The joy of being forgotten /missing out on purpose/going out poorly dressed/the right to stay in silence/melting in tears at work/speak a shitty english/ have multiple souls/have sex every night, but a broken heart/read poetry while cooking/being poor but with a lot of friends/ water your plants with the pee of your cat/being bold and shy/inventing every month a new word/be the storm/share your tools/don't share/think about the others/hate yourself/deliver kindness/rise your hand/ take a risk every day/close yourself in the room/care a lot/don't give a fuck/R A N D O M N E S S/shape a path to joy/don't walk on it/rethink what joy is/synthetic freedom/un pezzo di pizza /being unproductive/feel the excitement /being super depressed/read 3 books per week - no idea who wrote them /being in crisis/coping with the outern spread crisis of everything/a blue monday/too many addictions/recognize the structures/recognize the models/recognize they are made up/recognize you can imagine the opposite/recognize you are not alone/recognize you are part of the spam
WELCOME TO THE BLISS OF THE SPAM #22: CLOSE YOURSELF IN THE ROOM
Dear dear you,
We hope you have a physical, secure, room where to shelter and there is kindness and solidarity within the walls you inhabit. Now, let’s clarify something in order to start building together these conditions for everyone. If you can retire in your rooms it’s because you can benefit from a certain grade of privilege. We hope that this time of deep precarity has made you understand the importance of a shelter as a basic right for everyone.
Now let's start our journey.
Virginia Woolf stated that one needs a room of her own in order to claim space in society, and history has taught us that sometimes places of constrictions can be spaces of revolution. The cave has been a matrix of knowledge, the hold of the ship, room of conspiracy, a filthy bar headquarter of the Avant Gardes, the after school detention lifelong bonding, the prison inspiration of political writings.
Contrarily, the neoliberal doctrine has taught us that all we need to pursue is independence and we can gain it free of any bonds, except those of the market.
It is out there and go catch it with all your meanings.
While we try to juggle between the many duties which serve to shape contemporary life, speed rules our days, sucking profits from our bodies and no time is given to us to ponder upon our true needs. We are ready to run after constant progress and strive for assertivity, while remaining stuck in the state of precarity. Restlessness disorients us and as dummies we collide in competition. The result is the chase of an unclear future, where the polarity of choices is DOING OR DYING.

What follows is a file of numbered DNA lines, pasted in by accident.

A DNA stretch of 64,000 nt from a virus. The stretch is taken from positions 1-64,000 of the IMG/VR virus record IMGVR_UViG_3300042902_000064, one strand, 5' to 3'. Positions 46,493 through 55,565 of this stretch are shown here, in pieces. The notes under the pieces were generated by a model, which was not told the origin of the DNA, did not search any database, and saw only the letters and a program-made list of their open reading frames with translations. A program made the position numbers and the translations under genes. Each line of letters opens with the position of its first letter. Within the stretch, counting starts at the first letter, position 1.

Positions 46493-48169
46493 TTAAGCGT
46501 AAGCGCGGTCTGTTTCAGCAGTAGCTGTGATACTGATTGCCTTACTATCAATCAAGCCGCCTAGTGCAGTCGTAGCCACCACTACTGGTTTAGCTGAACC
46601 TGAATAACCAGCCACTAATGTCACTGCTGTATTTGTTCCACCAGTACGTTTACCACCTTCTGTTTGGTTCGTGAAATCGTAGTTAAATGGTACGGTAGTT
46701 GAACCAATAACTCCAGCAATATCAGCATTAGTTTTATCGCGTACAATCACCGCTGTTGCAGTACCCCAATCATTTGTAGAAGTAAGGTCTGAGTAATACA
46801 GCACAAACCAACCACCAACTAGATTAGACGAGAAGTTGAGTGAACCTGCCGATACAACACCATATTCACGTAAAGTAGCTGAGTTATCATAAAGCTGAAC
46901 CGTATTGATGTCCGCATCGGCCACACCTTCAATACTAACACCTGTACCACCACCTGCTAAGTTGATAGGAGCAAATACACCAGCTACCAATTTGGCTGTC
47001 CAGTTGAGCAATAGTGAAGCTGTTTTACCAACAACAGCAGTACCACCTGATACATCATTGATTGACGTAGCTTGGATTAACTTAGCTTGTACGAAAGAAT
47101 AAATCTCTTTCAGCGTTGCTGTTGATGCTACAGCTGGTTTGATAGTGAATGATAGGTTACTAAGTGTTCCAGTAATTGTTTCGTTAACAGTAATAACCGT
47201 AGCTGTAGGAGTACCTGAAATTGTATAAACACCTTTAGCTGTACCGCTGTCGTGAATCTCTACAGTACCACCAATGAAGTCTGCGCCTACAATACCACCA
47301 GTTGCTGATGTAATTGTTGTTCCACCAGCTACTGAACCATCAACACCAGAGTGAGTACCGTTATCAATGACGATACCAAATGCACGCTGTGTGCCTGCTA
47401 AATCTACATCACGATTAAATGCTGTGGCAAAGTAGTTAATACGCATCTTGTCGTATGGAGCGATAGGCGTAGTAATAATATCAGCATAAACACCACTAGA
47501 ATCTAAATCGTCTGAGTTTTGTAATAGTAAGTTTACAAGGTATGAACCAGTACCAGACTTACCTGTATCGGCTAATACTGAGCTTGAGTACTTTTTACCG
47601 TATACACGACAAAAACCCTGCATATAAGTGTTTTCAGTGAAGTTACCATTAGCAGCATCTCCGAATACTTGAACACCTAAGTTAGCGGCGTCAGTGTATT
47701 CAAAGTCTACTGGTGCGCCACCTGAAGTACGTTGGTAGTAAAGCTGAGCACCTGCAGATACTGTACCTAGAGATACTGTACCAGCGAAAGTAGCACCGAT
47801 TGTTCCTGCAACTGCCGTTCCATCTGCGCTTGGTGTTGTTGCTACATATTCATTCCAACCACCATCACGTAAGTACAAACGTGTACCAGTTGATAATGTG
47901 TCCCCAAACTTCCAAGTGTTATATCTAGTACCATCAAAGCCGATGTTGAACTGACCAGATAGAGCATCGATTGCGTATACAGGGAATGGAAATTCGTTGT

We bet you must be exhausted from all this, aren’t you?
Graphic by Ben Triesto
Our project is to leave aside restlessness for a while in order to focus on what needs to be done. If you can afford a different pace, closer to steadiness, please consider adopting it. Indeed, slowing down doesn’t necessarily imply misery and boredom, but a posture of healing, self-reflection and composure. It reveals a different perspective, shedding light on the tensions of the environment, the nuances hidden by speed, the people you want to stay with. What if now, when everything is already quieter, we train ourselves to stay put? What if we could save the remaining agency and give ourselves to deceleration in order to plan a strategy of collective well-being?
In her The Origins of Totalitarianism, Hannah Arendt marked the difference between loneliness and solitude: the first makes us sad and detached, while the latter gives us the opportunity to work alone while still being able to feed on human connection—makes us think. Although we are bodies of time and connections, we also need solitude in order to be in company better.
Dear bliss, please, pick a hidden thought, and hold visible for once what you are trying to repress. Admit to yourself that you are tired, that the state of things is wearing you out. Close yourselves in the room as protest and accept to spend some time on your own. Make place in your room for a space that doesn’t exist yet: A think-tank for collective dissatisfaction.
Thomas More, in his Utopia, attributed human struggles to the abundance of horrible creatures who prey on human beings, snatch away their food, or devour entire populations, but lack an adequate social planning to deal with them.
Well, everything is armed for us where struggles stand, therefore we need time to grow thicker skin, shield those who are in danger, become accountable for our own choices, more prepared and less restless planners for the future. We want you to shelter in and your perspectives, so that the closure, fear, alertness and anger of the now are not wasted, so that uncertainty can flourish as an alternative.
You can start by exercising to walk the border of your thoughts, draw a blueprint of your house, outline a constellation of your habits, map a cartography of social institutions, and acknowledge what really PISSES YOU OFF. Then carve inside of those spaces a room for dissatisfaction and sit within it for a while. It will lead you to desire to fight for a different pace, to crave new politics. There are many urgent questions to be faced, threatening clumsy monsters to befriend, and we sure have many potential comrades to embrace. You are in your room but not isolated: be far-sighted and think broader than your own personal dissatisfactions. Try to focus on that and think of a strategy to shelter and involve someone else’s struggle.
Don’t you feel more motivated to take action together after resting more than one limb?
Now more than ever we encourage you to be ready to take a different position and to stand together, in one of those many worlds we need to start to inhabit.
We would be happy to make room for you in the spam.
Come down to us.
fondly, your TBOTS
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